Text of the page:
The University of Melbourne
ASA_CPE 2023.pdf (2.79 MB)

Statewide public health investigation into a multi-facility, multi-species blaNDM-1 plasmid outbreak in Victoria, Australia

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Aim: Describe a genomic and epidemiological investigation of a multi-facility, multi-species blaNDM-1 outbreak in Victoria; and a novel approach to rapid plasmid analysis for real-time surveillance and response.

Background: Historically, blaNDM-1 carbapenemase-producing Enterobacterales (CPE) in Victoria were identified in returned travellers. Between 2019-2021 an increase in patients with blaNDM-1 CPE was detected, many without overseas travel, and several with blaNDM-1 in multiple bacterial species. Frequently, acquisition source was not identified using routine surveillance, prompting an investigation into potential transmission of blaNDM-1 genes on mobile genetic elements.

Methods: All Victorian blaNDM-1 producing isolates collected between January 2012 and October 2021 underwent bespoke genomic investigation to characterise plasmids and identify key antimicrobial resistance (AMR) gene patterns. Epidemiological data, including travel and hospitalisation history, were used to identify epidemiological links.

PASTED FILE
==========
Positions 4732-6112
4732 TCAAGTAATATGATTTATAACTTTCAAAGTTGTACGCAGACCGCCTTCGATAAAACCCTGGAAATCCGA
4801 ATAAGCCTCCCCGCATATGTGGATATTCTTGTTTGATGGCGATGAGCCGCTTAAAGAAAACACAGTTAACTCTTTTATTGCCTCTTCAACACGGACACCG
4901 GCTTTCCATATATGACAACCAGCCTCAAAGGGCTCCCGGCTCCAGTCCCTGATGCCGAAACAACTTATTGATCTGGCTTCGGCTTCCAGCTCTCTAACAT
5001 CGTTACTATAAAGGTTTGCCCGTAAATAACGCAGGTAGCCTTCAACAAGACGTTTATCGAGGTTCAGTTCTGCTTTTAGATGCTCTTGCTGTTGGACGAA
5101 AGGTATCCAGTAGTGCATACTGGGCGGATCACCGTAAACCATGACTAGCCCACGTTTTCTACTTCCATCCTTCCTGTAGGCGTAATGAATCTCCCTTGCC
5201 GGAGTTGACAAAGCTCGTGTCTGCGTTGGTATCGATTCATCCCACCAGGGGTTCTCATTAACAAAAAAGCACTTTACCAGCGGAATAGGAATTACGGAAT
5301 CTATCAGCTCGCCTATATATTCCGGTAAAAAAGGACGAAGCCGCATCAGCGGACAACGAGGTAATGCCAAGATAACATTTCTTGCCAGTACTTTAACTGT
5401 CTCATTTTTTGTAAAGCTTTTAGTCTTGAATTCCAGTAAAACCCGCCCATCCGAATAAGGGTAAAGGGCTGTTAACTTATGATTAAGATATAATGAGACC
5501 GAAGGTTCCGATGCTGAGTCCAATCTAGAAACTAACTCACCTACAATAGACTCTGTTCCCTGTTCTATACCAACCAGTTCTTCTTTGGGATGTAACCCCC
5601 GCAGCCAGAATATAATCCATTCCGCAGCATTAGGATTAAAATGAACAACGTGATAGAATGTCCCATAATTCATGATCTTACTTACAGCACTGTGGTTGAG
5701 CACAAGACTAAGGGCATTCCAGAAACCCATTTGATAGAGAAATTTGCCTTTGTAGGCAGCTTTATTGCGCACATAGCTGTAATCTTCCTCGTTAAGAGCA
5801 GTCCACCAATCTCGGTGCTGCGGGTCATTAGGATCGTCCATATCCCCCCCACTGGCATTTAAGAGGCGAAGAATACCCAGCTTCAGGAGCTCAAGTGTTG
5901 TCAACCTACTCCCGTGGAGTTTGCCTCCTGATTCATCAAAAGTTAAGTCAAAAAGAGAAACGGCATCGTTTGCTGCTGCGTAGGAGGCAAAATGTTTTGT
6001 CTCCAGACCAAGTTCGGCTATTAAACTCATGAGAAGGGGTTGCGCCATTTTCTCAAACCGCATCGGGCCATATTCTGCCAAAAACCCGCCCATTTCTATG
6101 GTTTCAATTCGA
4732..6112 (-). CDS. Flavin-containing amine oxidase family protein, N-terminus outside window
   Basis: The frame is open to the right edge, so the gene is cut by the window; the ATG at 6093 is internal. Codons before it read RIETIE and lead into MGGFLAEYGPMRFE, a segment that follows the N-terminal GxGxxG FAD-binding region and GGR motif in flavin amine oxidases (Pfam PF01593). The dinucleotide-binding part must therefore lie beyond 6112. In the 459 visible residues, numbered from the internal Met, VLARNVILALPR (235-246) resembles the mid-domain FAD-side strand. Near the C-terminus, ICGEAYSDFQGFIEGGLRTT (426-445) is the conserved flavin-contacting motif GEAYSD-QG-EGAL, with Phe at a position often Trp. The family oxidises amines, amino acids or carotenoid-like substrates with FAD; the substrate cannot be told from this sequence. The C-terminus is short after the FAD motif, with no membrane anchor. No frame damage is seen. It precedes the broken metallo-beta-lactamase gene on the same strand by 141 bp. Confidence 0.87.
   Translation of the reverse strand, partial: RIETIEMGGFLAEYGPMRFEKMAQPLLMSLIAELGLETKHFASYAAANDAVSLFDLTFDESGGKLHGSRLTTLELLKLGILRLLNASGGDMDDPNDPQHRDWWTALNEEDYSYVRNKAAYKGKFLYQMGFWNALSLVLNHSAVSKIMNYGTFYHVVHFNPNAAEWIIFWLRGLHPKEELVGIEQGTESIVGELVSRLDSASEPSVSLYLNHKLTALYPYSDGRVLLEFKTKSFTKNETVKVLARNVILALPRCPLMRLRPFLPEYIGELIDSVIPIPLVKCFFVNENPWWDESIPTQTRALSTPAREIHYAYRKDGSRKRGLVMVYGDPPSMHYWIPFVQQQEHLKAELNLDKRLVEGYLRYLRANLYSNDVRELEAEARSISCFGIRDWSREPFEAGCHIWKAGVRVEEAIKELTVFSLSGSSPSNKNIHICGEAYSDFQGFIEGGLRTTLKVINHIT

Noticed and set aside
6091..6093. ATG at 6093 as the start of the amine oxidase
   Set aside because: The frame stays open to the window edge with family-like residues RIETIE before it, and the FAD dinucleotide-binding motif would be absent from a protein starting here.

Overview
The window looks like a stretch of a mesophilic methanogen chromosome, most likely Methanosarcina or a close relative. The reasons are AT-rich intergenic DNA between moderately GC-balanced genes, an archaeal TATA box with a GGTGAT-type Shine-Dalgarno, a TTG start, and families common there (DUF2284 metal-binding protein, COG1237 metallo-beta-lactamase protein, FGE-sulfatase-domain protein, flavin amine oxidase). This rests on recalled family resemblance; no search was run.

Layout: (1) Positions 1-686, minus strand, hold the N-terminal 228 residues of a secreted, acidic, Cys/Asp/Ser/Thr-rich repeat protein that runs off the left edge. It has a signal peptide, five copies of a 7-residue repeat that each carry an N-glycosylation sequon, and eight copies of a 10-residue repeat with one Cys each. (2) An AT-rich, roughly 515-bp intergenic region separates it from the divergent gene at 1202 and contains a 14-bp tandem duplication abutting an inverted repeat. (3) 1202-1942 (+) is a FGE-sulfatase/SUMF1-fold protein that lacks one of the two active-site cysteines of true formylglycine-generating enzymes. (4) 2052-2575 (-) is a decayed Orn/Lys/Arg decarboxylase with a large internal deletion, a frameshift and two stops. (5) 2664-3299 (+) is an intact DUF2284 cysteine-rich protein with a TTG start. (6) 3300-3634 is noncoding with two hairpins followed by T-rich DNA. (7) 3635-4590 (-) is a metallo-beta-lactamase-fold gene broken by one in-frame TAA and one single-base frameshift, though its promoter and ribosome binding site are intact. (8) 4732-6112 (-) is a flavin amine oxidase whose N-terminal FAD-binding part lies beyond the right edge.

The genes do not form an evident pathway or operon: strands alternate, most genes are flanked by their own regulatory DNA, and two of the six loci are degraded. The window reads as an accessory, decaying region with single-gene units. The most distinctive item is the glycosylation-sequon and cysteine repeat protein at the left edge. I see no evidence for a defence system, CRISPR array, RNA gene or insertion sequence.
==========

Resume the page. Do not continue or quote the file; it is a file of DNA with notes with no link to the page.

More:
Results: 183 blaNDM-1 CPE were identified in 114 patients, 47 without known overseas travel. An IncN plasmid carrying 3-4 key AMR genes (mph(A), dfrA14, bleMBL, qnrS1) and blaNDM-1 was identified in 36 patients, accounting for 28/47(59.6%) of patients without known high-risk travel. This plasmid was first retrospectively identified in returned travellers from 2017, and increased notably from July 2020.

Genomic-epidemiological analysis revealed 33/36(91.6%) patients with the outbreak plasmid had admission to two hospitals with 10 different transmission events identified. Suspected ward transmission at a third facility was detected, and overlapping facility-level admissions at four other facilities.

Genomic characterisation of the remaining 19 patients with putative local acquisition, without the blaNDM-1 outbreak plasmid is ongoing.

Conclusion: Identification of a blaNDM-1 plasmid outbreak in Victorian hospitals re-emphasises the importance of screening high-risk patients, and the need for routine methods to detect and respond to plasmid outbreaks to prevent endemicity of imported CPE genes.

Detection and response was enabled by centralised genomic and epidemiological surveillance with embedded translational research partnership, however transmission of carbapenemase genes via mobile genetic elements is inadequately addressed by current surveillance and response protocols. This investigation will inform development of novel approaches to rapidly detect and respond to these events through routine genomic surveillance.

We thank Victorian clinicians, infection control and laboratory staff for their contribution to this work.


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